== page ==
Richard Falcone Jr., MD, MPH

Pediatric trauma research continues to focus on the triage of pediatric trauma patients within the trauma system, and at the level of the pediatric trauma hospital. This work is funded, for two consecutive years, by the Ohio Department of Public Safety. At the system level, this work has allowed an improved understanding of state wide under-triage of injured children, and is now focusing on a better understanding of the triage of pediatric traumatic brain injuries patients throughout the state trauma system. Extensive work by our group has also explored the appropriate triage of injured children on arrival to the pediatric trauma center based on pre-hospital information. As an expansion of this work, Cincinnati Children’s is part of an important R24 funding proposal to further understand EMS triage of children, and how this interacts with trauma center triage. In addition to this important work, the group has published groundbreaking research on how adult trauma centers can significantly improve their care of injured children by partnering with a pediatric trauma center. Finally, our injury prevention work continues to explore the impact of our home safety program and our national Buckle Up for Life program on reducing pediatric injuries. This important work receives funding from Kohl’s Cares for Kids, Messer Construction Company and Toyota.

Michael Helmrath, MD

Dr. Helmrath is the surgical director of the Intestinal Rehabilitation Center. His laboratory’s basic and clinical studies focus on evaluating the adaptive response of the bowel to injury and loss. Specifically, the laboratory focuses on the role of intestinal stem cells in small intestinal physiology. His work has been continuously funded by multiple NIH awards. His U01 award aims to lead to a deeper understanding of regional influence within intestinal stem cell populations that may contribute to physiological and disease specific difference commonly seen between the proximal and distal intestine. As part of the Intestinal Stem Cell Consortium (ISCC, NIH), he is actively involved in the intestinal stem cell field. His long-term research goal is to establish translational therapies for the management of patients with short bowel syndrome.

Thomas Inge, MD, PhD

Dr. Thomas Inge is a full-time attending physician in the Division of Pediatric General and Thoracic Surgery, the director of the Surgical Weight Loss Program for Teens, and is also the co-director of the Center for Bariatric Research and Innovation (CBRI). He has extensive clinical expertise in medical and surgical management of patients with severe obesity. The main focus of his research is the outcomes of bariatric surgery, for which he has funding from the National Health Institutes (NIH) continuously since 2005. He is the principal investigator of the multicenter Teen-LABS study which was recently awarded five additional years of funding (2017-2022) by the National Institute of Diabetes and Digestive and Kidney Diseases. The CBRI is currently partnering with Cincinnati Children's divisions and other institutions to study the changes in patients after bariatric surgery. Dr. Inge collaborated with other leading Cincinnati Children's physicians and investigators to create the Pediatric Diabetes and Obesity Center (PDOC) with an Academic and Research Committee award from the Children's Cancer Research Fund (CCRF). A PDOC research study is currently recruiting and enrolling participants to address the role of the immune system in the development and progression of obesity and obesity-associated sequelae.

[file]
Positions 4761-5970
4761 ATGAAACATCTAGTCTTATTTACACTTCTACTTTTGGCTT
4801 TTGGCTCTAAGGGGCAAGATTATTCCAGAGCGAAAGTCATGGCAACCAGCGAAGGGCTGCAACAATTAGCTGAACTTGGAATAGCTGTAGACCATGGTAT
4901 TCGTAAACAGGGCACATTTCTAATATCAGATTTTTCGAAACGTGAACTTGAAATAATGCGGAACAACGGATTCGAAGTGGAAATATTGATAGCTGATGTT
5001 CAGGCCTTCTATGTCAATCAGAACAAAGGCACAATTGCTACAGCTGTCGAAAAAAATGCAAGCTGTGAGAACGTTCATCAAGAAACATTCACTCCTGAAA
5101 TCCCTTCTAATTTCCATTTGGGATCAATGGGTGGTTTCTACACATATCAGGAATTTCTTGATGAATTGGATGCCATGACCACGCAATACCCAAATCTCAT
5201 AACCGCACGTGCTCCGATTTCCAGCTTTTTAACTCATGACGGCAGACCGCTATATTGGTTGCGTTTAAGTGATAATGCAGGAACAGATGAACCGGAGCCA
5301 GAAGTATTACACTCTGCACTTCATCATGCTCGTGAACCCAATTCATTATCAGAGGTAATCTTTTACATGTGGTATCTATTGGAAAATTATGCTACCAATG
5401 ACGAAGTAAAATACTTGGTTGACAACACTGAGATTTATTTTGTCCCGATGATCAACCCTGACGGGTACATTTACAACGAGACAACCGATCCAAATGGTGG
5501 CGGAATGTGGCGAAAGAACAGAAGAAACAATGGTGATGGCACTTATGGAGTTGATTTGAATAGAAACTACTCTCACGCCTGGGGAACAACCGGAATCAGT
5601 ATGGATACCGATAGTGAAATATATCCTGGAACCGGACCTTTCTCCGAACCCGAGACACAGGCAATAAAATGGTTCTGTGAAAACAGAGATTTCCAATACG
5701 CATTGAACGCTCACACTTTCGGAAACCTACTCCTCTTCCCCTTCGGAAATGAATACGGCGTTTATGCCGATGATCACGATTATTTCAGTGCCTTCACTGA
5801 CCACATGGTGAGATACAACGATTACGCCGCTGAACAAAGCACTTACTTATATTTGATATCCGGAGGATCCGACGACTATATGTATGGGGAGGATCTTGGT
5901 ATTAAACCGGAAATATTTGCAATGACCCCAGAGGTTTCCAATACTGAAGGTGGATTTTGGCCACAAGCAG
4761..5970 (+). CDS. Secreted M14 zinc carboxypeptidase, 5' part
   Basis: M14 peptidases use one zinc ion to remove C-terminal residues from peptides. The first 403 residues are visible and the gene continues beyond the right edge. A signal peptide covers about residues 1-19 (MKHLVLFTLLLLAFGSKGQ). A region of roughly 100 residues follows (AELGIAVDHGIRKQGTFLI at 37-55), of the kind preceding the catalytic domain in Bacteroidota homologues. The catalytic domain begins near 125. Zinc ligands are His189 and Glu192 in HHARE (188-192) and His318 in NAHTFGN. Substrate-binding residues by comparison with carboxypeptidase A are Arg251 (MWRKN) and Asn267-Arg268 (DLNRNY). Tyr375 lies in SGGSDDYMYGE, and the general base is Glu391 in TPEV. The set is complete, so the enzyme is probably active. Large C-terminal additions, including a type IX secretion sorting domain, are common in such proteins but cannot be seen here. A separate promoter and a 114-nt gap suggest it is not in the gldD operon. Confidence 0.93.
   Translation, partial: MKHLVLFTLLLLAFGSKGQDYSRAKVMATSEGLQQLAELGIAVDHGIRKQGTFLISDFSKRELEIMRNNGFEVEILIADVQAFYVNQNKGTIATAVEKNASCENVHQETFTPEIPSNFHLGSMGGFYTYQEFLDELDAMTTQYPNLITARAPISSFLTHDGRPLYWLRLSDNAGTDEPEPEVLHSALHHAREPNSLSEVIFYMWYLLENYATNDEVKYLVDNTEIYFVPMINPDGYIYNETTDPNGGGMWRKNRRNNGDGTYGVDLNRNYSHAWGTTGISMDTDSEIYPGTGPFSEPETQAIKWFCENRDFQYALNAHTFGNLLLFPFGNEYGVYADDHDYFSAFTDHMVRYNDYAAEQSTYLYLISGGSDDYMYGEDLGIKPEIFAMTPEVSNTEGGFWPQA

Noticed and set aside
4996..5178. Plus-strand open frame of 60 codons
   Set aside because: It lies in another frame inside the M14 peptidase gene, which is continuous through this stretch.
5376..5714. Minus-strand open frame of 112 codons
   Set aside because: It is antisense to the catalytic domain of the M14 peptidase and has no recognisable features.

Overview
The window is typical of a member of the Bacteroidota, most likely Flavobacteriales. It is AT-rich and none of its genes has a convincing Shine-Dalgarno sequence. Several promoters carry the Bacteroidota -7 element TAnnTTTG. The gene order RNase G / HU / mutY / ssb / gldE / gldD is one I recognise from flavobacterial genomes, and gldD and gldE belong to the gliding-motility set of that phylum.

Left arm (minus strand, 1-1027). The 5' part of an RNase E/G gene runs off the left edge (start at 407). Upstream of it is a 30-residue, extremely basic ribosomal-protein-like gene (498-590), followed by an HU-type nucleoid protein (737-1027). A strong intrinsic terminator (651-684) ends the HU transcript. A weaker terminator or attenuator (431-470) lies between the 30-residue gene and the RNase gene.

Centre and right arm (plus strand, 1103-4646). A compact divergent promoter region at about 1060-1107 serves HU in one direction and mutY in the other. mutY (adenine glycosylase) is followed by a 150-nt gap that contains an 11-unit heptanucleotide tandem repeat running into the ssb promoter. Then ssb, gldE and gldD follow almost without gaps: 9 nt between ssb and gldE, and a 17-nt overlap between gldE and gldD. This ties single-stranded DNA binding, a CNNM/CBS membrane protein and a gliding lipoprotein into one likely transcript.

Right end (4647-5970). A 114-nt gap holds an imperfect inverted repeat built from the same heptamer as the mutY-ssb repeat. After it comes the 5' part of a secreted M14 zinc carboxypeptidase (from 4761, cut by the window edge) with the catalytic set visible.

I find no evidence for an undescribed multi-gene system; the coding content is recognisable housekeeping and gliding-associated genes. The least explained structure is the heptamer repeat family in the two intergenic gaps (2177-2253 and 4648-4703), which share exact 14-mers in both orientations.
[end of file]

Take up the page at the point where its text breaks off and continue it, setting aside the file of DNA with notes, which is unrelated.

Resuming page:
Helen Jones, PhD

Helen Jones, PhD, and her lab members investigate the maternal-fetal interface in a broad range of pathologies, and are developing targeted gene therapy protocols to use during pregnancy to improve placental function and fetal growth. With collaborators from the University of Cincinnati, they have developed, and demonstrated, successful, cell-specific gene expression both in primary human trophoblast cultures and a mouse model of placental insufficiency, along with maintenance of normal fetal growth in the mouse model upon treatment. Current studies are underway into the inclusion of targeting peptides onto the nanoparticles for systemic delivery and incorporation of MiRNA seed sequences to address off-target effects.

In collaboration with James Cnota, MD, and the Heart Institute, the Jones lab has demonstrated significant alteration of placental vascular and villous development in cases of congenital heart defects, including hypoplastic left heart syndrome (HLHS),and transposition of the great arteries in humans. They have demonstrated a new mouse model of HLHS recapitulates the human placental phenotype, and will use this to investigate the heart-placenta axis throughout gestation.

Dr. Jones and her team have also established new collaborations with Dr. Kasper Hoebe, PhD, the Division of Immunobiology, to study the role of maternal immune modulation of placental invasion; and Dr. Gruschen Veldtman, FRCP, MBChB, director of Adult Congenital Heart Disease, to investigate placentation in mothers with heart diseases. Dr. Jones has maintained collaborations with Dr. Laura Woollett, UC Pathology, to study the effects of cholesterol on placental development and function,as well as collaborations with Drs. Louis Muglia, MD, PhD, and Michaela Pavlicev, PhD, Center for Prevention of Preterm Birth, to investigate placental involvement in preterm birth.

Maxime M. Mahe, PhD